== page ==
Wednesday, June 1, 2011

Torino, Italia

I've learned that international travel is much nicer when there is no one sitting next to you on the 8 hour flight so you can sleep. However laying down on the seat so your head is completely horizontal at several thousand feet can make your ears hurt if you're not careful. After arriving in Paris, AirFrance gives you complimentary newspapers, so I read the Frankfurter Allegemeine. My somewhat random selection of topics of German classes prepared me to understand most sections of the paper; sports, politics, travel, and even science. One random fact I read was that Uwe Krupp is the only German to ever win a Stanley Cup (with Detroit in 96) but there is a German playing on each of the teams in the finals right now. I slept through most of the flight from Paris to Torino, but woke up to an awesome view of the Alps.

Fabio met me at the bus stop (I got off at the wrong one). He was nice enough to let me stay with him in Torino. (Thanks Fabio!) After a delicious lunch and learning to make coffee in an Italian coffee pot (the water goes under the grounds and then filters up when it is ready- the opposite of coffee pots I've ever used, I thought this was really neat), I went to the Mole Antoinella. From the terrace you can see all of Torino, its beautiful.
Inside is the Museo di Cinema. I liked this museum. They had exhibits about how cameras work and the history of films, and then themed sets where you could watch films and other movie history. They even remembered to put my name in.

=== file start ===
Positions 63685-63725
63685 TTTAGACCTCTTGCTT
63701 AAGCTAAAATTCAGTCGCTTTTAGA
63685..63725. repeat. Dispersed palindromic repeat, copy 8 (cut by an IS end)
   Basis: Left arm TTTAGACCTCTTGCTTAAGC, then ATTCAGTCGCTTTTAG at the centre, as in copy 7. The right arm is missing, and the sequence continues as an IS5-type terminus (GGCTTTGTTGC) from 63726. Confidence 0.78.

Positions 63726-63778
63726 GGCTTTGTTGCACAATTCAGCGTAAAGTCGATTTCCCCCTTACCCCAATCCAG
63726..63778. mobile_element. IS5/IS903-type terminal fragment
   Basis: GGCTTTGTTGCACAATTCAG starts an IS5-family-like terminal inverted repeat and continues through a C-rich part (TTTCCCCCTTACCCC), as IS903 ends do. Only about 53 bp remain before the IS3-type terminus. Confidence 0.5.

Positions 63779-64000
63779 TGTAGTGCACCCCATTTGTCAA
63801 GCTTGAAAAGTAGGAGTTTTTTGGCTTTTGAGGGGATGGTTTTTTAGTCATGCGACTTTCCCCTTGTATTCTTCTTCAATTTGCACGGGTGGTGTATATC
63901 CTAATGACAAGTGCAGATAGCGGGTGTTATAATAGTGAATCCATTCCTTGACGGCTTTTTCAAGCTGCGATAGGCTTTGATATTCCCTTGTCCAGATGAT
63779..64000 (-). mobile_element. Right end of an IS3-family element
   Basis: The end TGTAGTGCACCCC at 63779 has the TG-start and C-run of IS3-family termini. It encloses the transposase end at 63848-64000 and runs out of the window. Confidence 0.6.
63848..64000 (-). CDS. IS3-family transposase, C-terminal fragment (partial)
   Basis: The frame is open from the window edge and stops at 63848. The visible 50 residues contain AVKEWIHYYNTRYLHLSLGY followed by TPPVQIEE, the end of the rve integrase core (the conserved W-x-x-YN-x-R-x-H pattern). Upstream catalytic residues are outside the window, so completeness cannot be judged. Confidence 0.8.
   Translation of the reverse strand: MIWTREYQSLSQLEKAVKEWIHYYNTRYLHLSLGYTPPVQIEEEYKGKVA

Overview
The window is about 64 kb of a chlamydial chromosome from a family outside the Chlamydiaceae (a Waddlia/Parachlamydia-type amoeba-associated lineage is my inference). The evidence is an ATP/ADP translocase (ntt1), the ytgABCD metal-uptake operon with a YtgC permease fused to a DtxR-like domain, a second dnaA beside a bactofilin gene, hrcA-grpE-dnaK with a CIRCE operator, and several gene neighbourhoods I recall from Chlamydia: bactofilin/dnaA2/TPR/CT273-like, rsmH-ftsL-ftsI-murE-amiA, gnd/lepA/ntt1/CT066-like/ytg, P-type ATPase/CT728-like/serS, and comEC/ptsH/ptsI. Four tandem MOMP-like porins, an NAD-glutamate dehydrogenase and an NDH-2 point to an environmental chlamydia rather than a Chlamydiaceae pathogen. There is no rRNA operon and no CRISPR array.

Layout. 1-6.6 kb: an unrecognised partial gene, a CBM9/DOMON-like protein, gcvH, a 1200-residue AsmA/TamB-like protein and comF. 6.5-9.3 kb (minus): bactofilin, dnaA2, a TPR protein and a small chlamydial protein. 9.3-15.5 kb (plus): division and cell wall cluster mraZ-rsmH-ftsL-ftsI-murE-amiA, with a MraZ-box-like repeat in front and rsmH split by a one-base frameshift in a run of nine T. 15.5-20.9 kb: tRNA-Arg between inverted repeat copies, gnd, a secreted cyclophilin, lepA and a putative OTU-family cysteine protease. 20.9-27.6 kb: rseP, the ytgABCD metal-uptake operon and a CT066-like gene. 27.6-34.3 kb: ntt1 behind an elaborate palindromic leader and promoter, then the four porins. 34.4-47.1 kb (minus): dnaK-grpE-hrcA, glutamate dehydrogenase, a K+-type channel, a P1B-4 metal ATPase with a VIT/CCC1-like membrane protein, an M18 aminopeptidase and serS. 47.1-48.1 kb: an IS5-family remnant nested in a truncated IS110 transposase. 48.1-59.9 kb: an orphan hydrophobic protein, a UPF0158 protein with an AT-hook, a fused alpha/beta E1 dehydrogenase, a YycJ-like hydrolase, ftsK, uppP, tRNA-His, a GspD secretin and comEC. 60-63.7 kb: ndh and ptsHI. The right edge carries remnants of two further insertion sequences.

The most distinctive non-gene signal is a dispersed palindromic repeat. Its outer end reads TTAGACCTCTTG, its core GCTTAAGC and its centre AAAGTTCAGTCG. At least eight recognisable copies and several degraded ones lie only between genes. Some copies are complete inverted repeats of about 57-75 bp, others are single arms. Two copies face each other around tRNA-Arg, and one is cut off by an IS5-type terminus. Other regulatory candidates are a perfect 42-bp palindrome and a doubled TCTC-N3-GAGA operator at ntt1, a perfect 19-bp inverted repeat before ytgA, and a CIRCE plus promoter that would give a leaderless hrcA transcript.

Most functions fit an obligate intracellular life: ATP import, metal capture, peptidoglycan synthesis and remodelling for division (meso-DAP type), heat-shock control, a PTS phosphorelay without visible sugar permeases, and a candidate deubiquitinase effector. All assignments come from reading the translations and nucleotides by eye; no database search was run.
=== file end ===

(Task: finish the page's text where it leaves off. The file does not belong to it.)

In the evening I met some of Fabio's friends at dinner. They taught me how Italians speak with their hands and some new words. For example, "nu-flah" (I don't know how to spell it) is used in Colombia to mean "I have something stuck in my teeth". At the restaurant you payed for a drink and then could have an all you can eat appetizer buffet. Apparently this is common for bars to do in the evening, I think its a great idea. We also got ice cream at Grom. Normally i dont like whipped cream, but it tastes sooo much better here than in the States. After dinner they showed me many places in the city and told me stories about them. I iked learning about Torino, I wouldn't have been able to learn this much on my own reading the signs which are mostly in Italian (of which I only know a few words and phrases).
On my second day in Torino I went exploring on my own while Fabio was at work. Torino is mostly laid out as a grid. At least that's what the map says. This didn't stop me from ending up in the opposite direction I intended to go several times, after wandering to look at something and forgetting which direction i came from. Many of the museums are closed on Monday, so I visited the medival part of the city and Castello Valentino in Parc Valentino.
 I discoved carrying a pen and paper makes buying train tickets easier. I wandered more for the rest of the day + saw many plazas, statues, fountains, and Italian flags (they're everywhere), a church, and the Roman gate to the city. After walking all day, I met up with Fabio, Roberta and Ana again for dinner. Perhaps there will be more BMIC reunions in the future?
I liked Torino very much, it was a great place to start my trip. Now I am on the train to Lugano, Switzerland. Ciao Italia, I'll be back to visit again soon!

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